After 22 years of fetching it from my driveway every morning, I finally took the plunge about six months ago and canceled delivery of our daily local newspaper. I felt empoweredlike I had quit smoking, or finally told the boss where he and his sorry management style could go. I smiled about it all that week.
I'd wanted to pull the plug for a long time. Except for sports and movie listings, I found less and less to read that wasn't already in The New York Times, and I could get sports and movie listings online. Some Sundays, I spent almost as much time culling the dandelionsthose pesky advertising insertsas it took me to read the non-sports parts of the newspaper.
After I went cold turkey on the daily (which gave me an extra three minutes to think each morning), I realized that the same centrifugal forcethe force of habithad been holding me to the NBA for the past few years. Each year, it seemed, my interest waned a little further. It declined in direct proportion to lower shooting percentages, dwindling point-per-game totals, and a general flow to the game, compared to the halcyon days of Magic and Bird, that looked like the Titans' offensive line trying to perform Swan Lake.
Just like the daily paper, the NBA claimed it was getting better and better. But every year, it was worse and worse, as the league and NBC kept trying to market one bogus heir to Michael Jordan after another, instead of working on the overall game. Unlike the newspaper, I couldn't manage to cancel my subscription to pro basketball. I was too addicted. Each fresh fix was less satisfying, but I couldn't quit.
This year, something weird has happened. The NBA is getting better. Or at least it's more satisfying when I take the drug. I'm almost lovin' this game.
I know, I know. There's still a lot to dislike: too much clanging, excessive banging, too much grinding half-court offense. Yet I'm seeing hopeful signs. Here are eight of them:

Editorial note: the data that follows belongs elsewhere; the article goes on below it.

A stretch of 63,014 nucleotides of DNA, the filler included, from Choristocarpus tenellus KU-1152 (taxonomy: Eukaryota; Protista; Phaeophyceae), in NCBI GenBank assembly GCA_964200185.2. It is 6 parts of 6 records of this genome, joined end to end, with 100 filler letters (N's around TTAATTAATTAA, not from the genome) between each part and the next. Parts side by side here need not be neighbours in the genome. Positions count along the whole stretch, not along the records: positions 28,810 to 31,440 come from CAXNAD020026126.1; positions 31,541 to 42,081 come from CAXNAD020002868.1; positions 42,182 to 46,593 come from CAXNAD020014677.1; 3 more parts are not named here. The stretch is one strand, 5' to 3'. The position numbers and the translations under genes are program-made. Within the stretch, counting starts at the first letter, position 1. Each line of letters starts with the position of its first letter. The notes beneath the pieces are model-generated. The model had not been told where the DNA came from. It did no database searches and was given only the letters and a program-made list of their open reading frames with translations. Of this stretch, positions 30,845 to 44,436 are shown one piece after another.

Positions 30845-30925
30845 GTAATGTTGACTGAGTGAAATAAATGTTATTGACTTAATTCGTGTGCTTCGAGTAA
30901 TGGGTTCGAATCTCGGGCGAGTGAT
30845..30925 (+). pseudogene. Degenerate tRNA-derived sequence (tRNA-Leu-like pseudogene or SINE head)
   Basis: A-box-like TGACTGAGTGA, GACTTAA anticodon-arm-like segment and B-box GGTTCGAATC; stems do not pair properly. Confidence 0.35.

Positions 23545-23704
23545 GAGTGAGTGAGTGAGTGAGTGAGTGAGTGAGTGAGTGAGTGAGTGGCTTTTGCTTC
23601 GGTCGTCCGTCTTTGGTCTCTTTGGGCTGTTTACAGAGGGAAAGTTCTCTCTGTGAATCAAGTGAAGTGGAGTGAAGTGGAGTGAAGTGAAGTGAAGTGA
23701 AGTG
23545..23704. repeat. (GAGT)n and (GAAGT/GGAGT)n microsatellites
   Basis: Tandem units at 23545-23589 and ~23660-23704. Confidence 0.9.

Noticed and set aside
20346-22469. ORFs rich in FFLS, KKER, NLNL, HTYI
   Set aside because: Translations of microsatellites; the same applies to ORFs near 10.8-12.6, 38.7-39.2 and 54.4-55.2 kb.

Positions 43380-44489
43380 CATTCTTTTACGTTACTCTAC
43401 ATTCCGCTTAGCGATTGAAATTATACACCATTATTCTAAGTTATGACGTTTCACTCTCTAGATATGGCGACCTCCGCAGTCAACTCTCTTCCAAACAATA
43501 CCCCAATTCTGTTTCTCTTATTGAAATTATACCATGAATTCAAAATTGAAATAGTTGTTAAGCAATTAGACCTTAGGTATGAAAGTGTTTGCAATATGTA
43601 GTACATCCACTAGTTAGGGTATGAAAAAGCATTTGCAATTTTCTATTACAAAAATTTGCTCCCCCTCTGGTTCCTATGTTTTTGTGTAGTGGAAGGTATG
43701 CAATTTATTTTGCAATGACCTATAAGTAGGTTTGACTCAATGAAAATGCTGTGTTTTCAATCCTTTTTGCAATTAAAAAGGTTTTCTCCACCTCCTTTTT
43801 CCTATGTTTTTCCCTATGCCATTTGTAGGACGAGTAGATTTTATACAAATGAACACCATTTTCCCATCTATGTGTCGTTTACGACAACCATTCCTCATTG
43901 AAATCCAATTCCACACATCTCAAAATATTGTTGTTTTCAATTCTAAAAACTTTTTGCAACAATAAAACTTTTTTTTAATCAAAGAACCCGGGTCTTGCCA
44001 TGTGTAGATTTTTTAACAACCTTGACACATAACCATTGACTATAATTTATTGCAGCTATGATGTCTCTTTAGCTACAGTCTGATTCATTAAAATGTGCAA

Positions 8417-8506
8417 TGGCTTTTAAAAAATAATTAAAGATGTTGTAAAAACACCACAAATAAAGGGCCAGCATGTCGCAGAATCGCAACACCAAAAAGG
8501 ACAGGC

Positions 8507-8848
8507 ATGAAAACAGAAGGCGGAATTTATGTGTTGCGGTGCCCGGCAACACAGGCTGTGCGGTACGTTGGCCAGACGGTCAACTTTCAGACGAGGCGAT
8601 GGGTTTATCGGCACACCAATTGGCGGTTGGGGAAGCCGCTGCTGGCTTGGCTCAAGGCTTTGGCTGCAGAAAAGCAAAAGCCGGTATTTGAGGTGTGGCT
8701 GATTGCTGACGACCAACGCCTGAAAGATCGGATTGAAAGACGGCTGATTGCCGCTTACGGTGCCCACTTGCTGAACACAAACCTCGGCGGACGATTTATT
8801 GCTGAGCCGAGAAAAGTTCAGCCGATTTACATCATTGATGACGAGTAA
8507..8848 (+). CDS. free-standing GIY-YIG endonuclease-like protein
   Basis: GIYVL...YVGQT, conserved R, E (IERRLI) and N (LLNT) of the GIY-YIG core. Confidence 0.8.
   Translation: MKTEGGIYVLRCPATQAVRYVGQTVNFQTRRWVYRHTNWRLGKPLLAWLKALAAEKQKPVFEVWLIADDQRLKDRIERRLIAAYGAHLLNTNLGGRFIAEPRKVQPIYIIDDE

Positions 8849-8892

The Phoenix Suns. They may not run quite like the '85 Lakers or the '76 Celtics, but Phoenix is easily this year's most fun team to watch. And Steve Nash and Amare Stoudamire are easily the most fun players. Nash, the longhaired little engine that couldn't stop running, is a more elusive attacker than Keanu Reeves in The Matrix, and without the wires. Stoudamire, just three years removed from high school, is an undersized post player whose authoritative dunks make opposing fans go "ooh" several times each game. Together, they helped the Suns rack up the best record in the NBA while raising the scoring average of the whole league.
Shaq is back. When Shaq's having fun, everybody can have fun, including the fans. The past two years in L.A. weren't much fun for the Big Man, who generally approaches life with the slobbery enthusiasm of an untrained puppy. After he escaped to Miami, Shaq had something to prove, just in case Kobe's sniping had made anyone doubt that O'Neal was too fat and lazy to win a title without him. Shaq not only turned the Heat into the best team in the East, he has made everyone around him betterespecially Dwayne Wade, who has enjoyed one of the best playoff scoring runs in the league's history. Don't be surprised if Shaq pulls off the rarest of feats: carrying three different teams on his enormous shoulders to the NBA Finals.
Manu and Tony. Tim Duncan is the most versatile center in the game todayand second only to Shaq as the player to build a team around. But the guys who make an otherwise plodding San Antonio team exciting to watch are the foreign imports: Manu Ginobili, who helped Argentina take the Olympic gold medal, and Tony Parker, France's best export to America since Lafayette. Parker is a roadrunner who blows by defenders so fast that you almost expect to hear a taunting "meep-meep" as he darts into the paint. Ginobili is a dervish. He's the Jackie Chan of the NBA. For him, no move is too daring or improbable. He harasses opponents. He takes pratfalls. He never stops running. Why doesn't America produce more guys like this?